Clickers not conducive to higher educationBy Tray Smith | 06/20/2012 2:01am
By now, the members of the University of Alabama’s incoming freshman class, sure to be the smartest in our history, have already crossed the threshold of high school graduation and are excitedly anticipating their move to Tuscaloosa in the fall. Flush with cash from graduation presents, they are also stocking up on the items they need to be successful college students.
But before they decide to spend some extra cash on a new phone, an iPad or maybe even a gameday flask, these students should make sure they grab the one item that is absolutely essential for academic success at UA but never mentioned at Bama Bound – the Turning Technologies Response Card XR, more commonly known as a clicker.
These handy devices, which sell for around $30 on Amazon.com, allow students to accumulate absolutely meaningless points toward their class grades by answering absolutely meaningless questions. Instructors simply post the questions on a screen at various points in class, and students select the answer on their clickers.
Most of the time, though, the responses students enter are irrelevant to the points they receive. Instructors who rely on clickers do so not to measure the information students retain, but to verify their physical presence in class. So, attendance points are awarded not for entering a correct answer, but for entering any answer at all.
Points for absolutely nothing besides showing up in class and entering random numbers probably sounds like a good deal – it did to me when I first learned about clickers. But there are reasons to be very, very weary of the clicker trap.
Most students aren’t able to buy all of their books and keep all of their notes on a personal electronic device, so they likely have many items to juggle throughout the day. ACT Cards, books, notebooks, computers, phones and keys are all important things new students – and all students – have to keep up with at all times. A clicker is another item in the mix. But unlike the other items, if you show up in class and realize you’ve forgotten it, you won’t get any attendance points for that class.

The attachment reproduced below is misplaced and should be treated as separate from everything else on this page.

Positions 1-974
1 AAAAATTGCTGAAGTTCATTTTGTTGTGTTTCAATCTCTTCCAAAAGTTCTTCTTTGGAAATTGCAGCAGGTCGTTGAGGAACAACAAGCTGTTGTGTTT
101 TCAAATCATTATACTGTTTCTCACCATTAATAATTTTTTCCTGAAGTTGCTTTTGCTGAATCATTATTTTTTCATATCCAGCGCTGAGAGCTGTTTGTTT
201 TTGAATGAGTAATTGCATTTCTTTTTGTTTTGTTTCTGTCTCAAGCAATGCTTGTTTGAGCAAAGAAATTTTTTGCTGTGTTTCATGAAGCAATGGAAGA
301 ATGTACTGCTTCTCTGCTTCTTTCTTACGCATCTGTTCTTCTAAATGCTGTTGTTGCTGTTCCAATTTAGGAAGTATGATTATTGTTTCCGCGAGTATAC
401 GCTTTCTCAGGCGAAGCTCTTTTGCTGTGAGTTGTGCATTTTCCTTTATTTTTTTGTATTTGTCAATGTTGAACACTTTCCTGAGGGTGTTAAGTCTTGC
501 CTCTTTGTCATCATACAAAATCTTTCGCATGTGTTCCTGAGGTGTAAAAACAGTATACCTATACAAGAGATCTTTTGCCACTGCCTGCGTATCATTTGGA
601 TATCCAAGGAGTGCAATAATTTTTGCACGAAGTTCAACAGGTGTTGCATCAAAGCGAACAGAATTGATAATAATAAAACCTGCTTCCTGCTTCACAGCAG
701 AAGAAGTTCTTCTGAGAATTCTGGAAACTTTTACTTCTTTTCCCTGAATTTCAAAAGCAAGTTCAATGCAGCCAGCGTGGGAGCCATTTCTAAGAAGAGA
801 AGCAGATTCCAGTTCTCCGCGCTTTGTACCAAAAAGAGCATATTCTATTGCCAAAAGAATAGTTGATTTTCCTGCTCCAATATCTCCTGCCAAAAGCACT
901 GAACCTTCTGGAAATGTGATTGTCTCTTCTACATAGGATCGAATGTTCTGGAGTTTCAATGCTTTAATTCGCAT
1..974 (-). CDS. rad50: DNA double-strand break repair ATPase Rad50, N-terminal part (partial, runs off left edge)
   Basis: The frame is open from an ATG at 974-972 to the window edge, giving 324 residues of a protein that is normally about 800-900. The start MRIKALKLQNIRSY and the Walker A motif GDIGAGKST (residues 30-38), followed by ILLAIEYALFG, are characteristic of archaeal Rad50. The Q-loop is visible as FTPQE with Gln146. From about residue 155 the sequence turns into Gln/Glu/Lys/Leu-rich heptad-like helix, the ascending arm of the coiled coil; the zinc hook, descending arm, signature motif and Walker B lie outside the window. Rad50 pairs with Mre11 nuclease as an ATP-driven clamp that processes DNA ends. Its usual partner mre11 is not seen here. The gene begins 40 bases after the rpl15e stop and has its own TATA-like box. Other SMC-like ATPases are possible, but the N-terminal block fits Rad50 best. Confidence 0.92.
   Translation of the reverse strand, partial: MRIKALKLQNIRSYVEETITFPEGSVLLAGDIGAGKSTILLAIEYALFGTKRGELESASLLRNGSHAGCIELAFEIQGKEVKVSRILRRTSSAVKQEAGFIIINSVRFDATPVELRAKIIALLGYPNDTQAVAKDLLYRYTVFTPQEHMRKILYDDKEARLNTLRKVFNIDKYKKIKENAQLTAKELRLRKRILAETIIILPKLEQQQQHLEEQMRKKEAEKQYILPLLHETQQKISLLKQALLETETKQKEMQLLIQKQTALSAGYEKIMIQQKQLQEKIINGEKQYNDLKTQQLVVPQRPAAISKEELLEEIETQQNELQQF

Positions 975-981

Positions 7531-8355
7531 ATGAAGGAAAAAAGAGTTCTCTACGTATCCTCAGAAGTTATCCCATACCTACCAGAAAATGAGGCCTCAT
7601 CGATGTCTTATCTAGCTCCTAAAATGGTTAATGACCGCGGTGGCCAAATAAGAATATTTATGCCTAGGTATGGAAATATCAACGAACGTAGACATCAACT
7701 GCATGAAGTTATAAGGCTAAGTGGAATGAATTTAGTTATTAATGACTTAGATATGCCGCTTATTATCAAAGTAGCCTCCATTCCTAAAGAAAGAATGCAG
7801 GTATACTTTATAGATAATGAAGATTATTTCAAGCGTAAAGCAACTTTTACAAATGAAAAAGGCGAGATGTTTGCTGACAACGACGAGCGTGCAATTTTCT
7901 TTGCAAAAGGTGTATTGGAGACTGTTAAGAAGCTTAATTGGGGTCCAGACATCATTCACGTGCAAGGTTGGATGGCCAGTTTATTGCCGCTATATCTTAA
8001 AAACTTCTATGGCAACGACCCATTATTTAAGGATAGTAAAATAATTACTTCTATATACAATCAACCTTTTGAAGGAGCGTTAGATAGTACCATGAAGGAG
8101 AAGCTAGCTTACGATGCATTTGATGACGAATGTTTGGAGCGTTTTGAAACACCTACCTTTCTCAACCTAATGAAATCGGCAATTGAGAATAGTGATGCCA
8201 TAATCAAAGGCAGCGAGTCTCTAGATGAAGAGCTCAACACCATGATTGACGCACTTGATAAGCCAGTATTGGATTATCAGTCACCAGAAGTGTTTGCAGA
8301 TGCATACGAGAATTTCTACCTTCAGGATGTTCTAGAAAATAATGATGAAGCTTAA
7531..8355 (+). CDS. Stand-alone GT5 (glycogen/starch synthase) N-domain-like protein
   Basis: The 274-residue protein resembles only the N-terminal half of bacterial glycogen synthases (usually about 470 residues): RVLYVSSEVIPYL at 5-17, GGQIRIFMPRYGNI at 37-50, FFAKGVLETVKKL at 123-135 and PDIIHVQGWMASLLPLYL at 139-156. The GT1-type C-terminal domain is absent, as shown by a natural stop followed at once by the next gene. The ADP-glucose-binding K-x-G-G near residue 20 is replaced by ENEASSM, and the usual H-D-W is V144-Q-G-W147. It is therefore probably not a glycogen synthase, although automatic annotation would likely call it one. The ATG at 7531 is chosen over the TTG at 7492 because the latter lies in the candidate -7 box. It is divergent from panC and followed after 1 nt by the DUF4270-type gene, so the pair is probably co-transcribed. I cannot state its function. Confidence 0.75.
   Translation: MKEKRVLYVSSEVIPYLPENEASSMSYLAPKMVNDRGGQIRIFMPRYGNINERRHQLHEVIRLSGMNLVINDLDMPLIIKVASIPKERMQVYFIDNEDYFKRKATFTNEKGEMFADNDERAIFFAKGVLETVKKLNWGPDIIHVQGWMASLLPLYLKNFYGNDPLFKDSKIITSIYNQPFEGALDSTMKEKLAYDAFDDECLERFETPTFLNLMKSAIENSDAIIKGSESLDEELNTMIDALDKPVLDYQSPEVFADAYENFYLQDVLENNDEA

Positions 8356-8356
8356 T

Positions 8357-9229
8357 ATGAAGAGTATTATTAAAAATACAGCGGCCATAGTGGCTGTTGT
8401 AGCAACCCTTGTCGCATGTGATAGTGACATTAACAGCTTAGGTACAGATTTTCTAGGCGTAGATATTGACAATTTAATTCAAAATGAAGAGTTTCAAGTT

What instructor wants to call roll or let students sign in when clicker questions can be posed at the beginning, middle and end of class, ensuring students never sign in and skip out? With this innovation, instructors can assess attendance constantly, ensuring the customers paying their salary never leave their grasp.
But, like roll calls and sign-in sheets, no form of attendance verification is infallible – clickers perhaps least of all. While the absentminded among us may suffer for our irresponsibility when we leave our clickers back at the dorm, our slick peers can discretely juggle two or even three clickers at once, guaranteeing attendance points for themselves and an absent friend or two.
Even the most responsible students are subject to the clicker’s propensity to break. When this happens, a new clicker must be purchased at once, or attendance points will be foregone. Thankfully, everyone is willing to spare an extra $30 every few months so their instructors can constantly monitor their attendance, right?
While most UA instructors haven’t given into the clicker madness, in the basic classes that fill most freshman schedules, clickers are usually a necessity. But it isn’t just the low quality of the product, the hassle of keeping up with it and the ease of exploiting it that makes the clicker a total disgrace.
Clickers are just another example of assembly-line education, a cute technological device students raise in unison to answer questions in scenes one would expect to find in a more North Korean-like academic environment. It is the type of device instructors turn to when student enrollment exceeds their ability to facilitate a true education, not the type of device that comes with the quality growth we are aiming for at UA.
The clicker isn’t measuring the information students have retained or the thoughts they’ve devised; it’s verifying their whereabouts. Students are being granted and docked points based not on their ability to retain and process class material or produce new, useful research, but their ability to master the simple clicker.
It is unbecoming of a university that likes to think of itself as a national champion, not just in football, but also in everything else.
Tray Smith is the online editor of The Crimson White.